A Brief History of Korean Spelling Rules – Introduction

Hangul Protesters

Hangul exclusivists interrupt a Ministry of Education official meeting to discuss on whether to include Hanja in Korean textbooks. Thanks to their antics, the decision is postponed until next year. (Source)

With the rise in popularity of Hanja education in Korea and calls to expand it, Hangul exclusivists have taken to the streets in vehement protest of these developments. They frequently resort to over-the-top nationalist rhetoric. Among their assertions, perhaps the most bizarre is their attempts to link Chinese characters to the Japanese. In fact, if one reads much of their literature, one would walk away with the impression that Chinese characters were somehow a Japanese creation. They have gone as far out to call the expansion of Hanja education “[an attempt to] obliterate the Korean race” and a “legacy of the Japanese colonial period” as if it did not exist prior to that period. This language can be even found from the head of the Hangul Society (한글학회) himself:

한자병기는 일제가 심어 놓은 민족의식 말살 교육정책의 찌꺼기. 지금 일본이 큰소리치는 것은 한국을 너무 잘 알기 때문이다. 일본이 가르친 대로의 친일의 뿌리가 득세하고 있기 때문이다. 한글 관련 사업을 좀 해보려고 하면 친일세력들이 들어와서 판을 흐트려 놓는다…

Hanja-Hangul mixed script is a leftover of the educational policy planted by the Japanese to obliterate our racial identity. Right now, the Japanese shout so loudly because they know Korea very well. It is because the pro-Japanese collaborators who have done as the Japanese have taught them have gained power. If you intend to work on Hangul-related manners, these powerful pro-Japanese collaborators will shake you down…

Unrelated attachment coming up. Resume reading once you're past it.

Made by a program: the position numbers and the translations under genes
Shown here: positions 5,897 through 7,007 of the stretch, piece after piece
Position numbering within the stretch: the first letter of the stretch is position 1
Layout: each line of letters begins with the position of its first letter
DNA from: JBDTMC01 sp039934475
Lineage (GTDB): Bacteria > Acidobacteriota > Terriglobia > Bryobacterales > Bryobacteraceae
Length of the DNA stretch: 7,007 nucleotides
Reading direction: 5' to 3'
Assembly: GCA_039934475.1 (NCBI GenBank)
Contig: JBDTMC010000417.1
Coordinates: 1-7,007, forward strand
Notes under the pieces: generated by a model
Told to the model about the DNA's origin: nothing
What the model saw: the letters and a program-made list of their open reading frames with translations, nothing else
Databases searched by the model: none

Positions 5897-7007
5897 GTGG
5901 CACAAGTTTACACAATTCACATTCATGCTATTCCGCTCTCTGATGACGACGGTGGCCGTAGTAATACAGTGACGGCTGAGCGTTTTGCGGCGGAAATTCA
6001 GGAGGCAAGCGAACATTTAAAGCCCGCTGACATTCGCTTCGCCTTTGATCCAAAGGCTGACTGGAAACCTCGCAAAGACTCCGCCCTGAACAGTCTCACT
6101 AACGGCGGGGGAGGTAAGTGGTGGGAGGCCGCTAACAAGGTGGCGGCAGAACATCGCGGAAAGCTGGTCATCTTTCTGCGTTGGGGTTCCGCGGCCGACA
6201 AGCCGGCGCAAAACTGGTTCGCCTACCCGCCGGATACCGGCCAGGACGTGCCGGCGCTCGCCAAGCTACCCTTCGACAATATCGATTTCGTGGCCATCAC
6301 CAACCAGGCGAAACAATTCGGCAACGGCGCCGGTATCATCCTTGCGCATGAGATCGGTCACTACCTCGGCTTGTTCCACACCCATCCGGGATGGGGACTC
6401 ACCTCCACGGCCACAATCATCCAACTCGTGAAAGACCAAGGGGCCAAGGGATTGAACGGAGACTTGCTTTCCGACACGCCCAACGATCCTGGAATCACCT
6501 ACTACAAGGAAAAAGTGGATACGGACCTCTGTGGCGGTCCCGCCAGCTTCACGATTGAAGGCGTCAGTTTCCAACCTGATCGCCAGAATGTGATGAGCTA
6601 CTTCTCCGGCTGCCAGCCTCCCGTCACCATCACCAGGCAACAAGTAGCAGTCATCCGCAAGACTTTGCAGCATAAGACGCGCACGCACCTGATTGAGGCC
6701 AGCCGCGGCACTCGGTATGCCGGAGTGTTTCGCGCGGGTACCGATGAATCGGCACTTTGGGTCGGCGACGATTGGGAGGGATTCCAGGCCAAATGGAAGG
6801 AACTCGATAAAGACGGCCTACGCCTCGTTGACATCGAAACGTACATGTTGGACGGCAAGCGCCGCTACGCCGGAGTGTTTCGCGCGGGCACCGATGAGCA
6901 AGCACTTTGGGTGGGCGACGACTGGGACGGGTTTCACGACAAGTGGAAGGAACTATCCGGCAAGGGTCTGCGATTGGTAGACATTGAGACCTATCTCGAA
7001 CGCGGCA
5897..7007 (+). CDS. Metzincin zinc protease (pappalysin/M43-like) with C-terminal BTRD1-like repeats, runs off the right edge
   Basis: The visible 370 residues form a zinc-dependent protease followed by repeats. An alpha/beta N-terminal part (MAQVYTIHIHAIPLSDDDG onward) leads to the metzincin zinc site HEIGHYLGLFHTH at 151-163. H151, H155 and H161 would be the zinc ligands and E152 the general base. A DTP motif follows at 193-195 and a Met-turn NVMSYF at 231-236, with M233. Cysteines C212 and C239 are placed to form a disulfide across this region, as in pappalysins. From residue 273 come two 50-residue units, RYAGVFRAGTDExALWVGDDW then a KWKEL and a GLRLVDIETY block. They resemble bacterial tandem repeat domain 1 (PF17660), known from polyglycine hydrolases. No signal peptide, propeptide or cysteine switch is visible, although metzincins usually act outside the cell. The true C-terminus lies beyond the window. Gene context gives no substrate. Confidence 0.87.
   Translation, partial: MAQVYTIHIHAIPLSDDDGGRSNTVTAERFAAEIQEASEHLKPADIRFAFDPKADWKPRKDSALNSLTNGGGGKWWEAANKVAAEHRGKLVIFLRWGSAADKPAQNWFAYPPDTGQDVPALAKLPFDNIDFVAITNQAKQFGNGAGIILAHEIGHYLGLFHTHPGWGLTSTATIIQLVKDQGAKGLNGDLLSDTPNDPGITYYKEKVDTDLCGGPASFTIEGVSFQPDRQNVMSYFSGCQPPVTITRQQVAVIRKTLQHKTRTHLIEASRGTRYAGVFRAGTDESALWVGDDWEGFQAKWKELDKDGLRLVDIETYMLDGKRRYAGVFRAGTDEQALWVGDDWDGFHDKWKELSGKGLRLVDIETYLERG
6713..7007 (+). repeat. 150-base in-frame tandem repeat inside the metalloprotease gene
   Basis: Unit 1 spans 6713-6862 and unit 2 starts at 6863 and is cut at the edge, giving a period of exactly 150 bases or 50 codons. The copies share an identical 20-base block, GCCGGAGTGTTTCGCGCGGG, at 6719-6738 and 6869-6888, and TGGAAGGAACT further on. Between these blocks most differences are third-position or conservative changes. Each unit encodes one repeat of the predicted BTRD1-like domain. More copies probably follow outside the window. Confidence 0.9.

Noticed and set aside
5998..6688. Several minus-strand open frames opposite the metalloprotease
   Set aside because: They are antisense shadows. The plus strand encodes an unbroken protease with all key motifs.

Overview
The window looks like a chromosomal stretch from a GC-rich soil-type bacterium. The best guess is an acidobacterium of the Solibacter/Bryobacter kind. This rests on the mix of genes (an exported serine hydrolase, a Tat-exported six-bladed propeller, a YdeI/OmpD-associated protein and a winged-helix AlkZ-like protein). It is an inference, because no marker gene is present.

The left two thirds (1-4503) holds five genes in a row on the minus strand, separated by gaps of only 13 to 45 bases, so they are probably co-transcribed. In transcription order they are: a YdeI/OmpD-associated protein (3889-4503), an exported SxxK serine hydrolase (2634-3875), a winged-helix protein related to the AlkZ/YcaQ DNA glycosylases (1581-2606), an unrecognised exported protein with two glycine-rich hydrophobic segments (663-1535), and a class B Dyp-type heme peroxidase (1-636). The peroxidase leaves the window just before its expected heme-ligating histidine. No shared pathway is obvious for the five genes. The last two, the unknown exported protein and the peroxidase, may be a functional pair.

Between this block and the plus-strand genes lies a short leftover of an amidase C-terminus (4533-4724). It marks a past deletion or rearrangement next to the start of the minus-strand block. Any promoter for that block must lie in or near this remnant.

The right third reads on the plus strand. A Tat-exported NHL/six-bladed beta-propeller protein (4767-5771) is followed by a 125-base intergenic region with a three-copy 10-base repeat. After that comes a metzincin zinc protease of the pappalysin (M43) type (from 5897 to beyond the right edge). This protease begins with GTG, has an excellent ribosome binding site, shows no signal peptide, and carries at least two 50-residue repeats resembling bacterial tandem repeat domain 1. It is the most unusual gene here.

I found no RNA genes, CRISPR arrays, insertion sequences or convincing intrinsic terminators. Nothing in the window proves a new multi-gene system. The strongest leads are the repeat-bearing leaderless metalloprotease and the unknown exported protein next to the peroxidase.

(For those that do not know, the Hangul Society is a private organization that contributed to the development of Korean spelling rules, and campaigned and lobbied for Hangul exclusivity since the early-mid 20th century. It should be noted that mixed script predates the Japanese colonial period: the very first works published using Hangul were in mixed script.)

This type of language is all too common from Hangul exclusivists. Sadly, what would otherwise be dismissed as a conspiratorial rambling in more civil settings has been very effective in controlling the Hangul-Hanja debate in Korea. In contrast, the pro-Hanja education side does not resort to such nationalist rhetoric as much. Instead, they typically use internationalist or regionalist arguments by simply making the empirically verifiable observation that Korea’s neighbors China and Japan still use the script.